Gareth Neame Q&A: ‘Downton Abbey’ producer
"I think it's only beginning to dawn on people that the end is nigh. It's not going to sink in until we shoot each actor's final scene or we shoot the last scene at Highclere Castle. As we applaud off each character on their last scene will be quite moving," reveals "Downton Abbey" executive producer Gareth Neame about the looming end of his Emmy-winning series. During our video chat, he does not offer up any details about the upcoming sixth season, adding "If you said to your children on the first day of December, 'Would you like to open your presents now?' the kids would all say, 'Yes, please.' Half an hour later they would all be crying because they would have spoiled things."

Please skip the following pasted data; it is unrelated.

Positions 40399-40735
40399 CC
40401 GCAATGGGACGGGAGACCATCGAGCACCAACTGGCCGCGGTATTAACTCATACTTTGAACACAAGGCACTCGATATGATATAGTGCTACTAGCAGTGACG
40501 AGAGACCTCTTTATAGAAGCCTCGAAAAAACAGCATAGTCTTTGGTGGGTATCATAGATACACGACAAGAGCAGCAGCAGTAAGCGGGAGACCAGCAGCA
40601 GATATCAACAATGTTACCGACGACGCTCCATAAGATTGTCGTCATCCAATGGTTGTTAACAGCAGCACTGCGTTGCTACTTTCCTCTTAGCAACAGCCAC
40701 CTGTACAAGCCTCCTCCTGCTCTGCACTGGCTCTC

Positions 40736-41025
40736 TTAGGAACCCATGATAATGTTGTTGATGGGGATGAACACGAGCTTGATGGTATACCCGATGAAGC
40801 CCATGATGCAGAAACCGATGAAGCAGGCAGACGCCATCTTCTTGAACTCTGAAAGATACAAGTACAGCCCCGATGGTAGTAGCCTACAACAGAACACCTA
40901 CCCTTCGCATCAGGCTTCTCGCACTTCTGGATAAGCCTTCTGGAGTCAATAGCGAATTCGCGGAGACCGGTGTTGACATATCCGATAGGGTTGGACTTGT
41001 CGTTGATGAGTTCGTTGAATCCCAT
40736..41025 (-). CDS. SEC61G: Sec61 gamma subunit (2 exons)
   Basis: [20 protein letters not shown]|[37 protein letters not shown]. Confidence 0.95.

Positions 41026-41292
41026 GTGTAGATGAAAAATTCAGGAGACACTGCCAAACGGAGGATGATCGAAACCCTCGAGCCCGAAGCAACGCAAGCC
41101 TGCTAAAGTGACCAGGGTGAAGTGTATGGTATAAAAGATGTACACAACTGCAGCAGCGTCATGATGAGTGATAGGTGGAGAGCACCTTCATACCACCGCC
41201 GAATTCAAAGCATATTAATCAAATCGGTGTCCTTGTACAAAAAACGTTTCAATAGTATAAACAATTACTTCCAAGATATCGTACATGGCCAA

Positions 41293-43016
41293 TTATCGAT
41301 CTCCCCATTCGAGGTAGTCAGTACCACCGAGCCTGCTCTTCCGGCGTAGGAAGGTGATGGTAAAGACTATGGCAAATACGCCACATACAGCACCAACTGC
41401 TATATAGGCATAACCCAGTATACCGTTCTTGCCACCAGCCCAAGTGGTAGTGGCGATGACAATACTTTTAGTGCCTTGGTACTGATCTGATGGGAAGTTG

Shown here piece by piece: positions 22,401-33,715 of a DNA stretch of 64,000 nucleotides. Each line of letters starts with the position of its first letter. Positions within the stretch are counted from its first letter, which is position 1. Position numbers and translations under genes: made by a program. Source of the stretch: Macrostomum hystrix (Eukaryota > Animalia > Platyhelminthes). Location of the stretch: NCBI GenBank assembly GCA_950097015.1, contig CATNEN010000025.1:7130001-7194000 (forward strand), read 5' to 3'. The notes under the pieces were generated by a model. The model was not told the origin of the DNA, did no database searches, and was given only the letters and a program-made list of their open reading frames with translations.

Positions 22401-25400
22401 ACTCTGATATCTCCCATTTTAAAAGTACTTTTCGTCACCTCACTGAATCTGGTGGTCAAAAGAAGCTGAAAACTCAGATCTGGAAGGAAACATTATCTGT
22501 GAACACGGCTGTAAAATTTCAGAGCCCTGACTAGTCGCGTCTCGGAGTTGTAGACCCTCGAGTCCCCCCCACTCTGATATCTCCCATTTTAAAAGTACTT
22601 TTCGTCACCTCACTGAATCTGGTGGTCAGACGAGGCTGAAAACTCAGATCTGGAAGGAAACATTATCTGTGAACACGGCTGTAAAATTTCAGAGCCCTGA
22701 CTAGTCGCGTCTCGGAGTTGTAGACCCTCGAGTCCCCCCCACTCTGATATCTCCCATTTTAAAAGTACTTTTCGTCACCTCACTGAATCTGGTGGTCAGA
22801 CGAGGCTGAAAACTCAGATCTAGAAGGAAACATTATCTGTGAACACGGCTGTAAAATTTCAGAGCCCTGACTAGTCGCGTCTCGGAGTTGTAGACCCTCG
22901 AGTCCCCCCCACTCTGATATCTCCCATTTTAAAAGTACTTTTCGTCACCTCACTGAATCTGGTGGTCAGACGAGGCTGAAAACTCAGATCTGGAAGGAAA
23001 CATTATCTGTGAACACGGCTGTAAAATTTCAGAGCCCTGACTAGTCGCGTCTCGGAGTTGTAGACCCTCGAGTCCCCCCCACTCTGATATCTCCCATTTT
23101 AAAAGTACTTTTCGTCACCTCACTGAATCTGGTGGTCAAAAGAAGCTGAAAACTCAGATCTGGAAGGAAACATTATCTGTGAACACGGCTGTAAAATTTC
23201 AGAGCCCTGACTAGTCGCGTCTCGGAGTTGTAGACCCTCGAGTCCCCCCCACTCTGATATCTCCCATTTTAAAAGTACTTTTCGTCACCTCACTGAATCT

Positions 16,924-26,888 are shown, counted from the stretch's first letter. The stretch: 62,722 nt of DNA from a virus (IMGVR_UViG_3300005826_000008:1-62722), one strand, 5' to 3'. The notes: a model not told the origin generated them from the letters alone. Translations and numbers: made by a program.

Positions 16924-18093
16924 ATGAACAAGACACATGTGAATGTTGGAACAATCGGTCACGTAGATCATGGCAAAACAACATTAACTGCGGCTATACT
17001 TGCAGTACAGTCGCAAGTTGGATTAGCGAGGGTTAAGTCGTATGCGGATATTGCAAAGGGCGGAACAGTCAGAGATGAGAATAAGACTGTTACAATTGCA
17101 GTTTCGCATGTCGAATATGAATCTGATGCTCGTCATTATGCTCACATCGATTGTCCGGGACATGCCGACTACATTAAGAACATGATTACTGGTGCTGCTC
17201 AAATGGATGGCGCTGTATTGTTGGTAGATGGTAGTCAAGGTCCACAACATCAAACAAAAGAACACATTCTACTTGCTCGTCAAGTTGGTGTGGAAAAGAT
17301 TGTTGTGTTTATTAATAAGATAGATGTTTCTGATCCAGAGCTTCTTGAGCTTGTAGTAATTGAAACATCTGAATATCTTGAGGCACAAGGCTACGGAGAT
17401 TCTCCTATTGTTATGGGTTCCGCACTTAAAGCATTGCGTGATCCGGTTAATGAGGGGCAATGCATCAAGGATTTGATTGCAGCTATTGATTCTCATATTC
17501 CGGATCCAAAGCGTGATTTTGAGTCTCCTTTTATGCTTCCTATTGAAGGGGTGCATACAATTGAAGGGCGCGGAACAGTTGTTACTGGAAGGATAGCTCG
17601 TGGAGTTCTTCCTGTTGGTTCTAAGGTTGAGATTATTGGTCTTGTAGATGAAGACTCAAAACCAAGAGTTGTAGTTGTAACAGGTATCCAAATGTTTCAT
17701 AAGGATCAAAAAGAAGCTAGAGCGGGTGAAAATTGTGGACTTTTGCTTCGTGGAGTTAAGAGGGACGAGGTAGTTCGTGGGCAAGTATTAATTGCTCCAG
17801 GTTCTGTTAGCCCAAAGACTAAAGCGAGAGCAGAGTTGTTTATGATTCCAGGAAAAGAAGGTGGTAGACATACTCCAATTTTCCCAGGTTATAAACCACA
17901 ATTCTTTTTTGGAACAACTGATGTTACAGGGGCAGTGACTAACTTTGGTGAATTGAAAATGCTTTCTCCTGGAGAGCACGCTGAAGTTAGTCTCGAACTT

Last year's fifth season will be the one Emmy voters will be considering as they mark their ballots this summer. Neame offers that one of his favorite storylines involved the middle Crawley daughter Edith (Laura Carmichael). He says, "This was the ugly duckling from season one and the also-ran of the three sisters. By season five, this is a woman on fire who is becoming a professional woman. Talk about learning from the school of hard knocks. Everything has gone wrong for this woman and yet she keeps plowing on."
Another plot he enjoyed concerned oldest daughter Mary (Michelle Dockery). He says, "Mary decides to test out Tony Gillingham and have a test drive with him in a hotel as an illicitus assignment. For Mary, forming a second relationship as an older woman in her thirties is much more complicated."
The show won five Emmys in 2011 for Best Miniseries, Movie/Mini Supporting Actress (Maggie Smith) as well as costumes, cinematography, and writing. Since then it has contended as a drama and been nominated every year for Best Drama Series. Among the large ensemble cast, Smith, Dockery, Hugh Bonneville, Joanne Froggatt, Jim Carter, Brendan Coyle, and guest star Paul Giamatti have been nominated.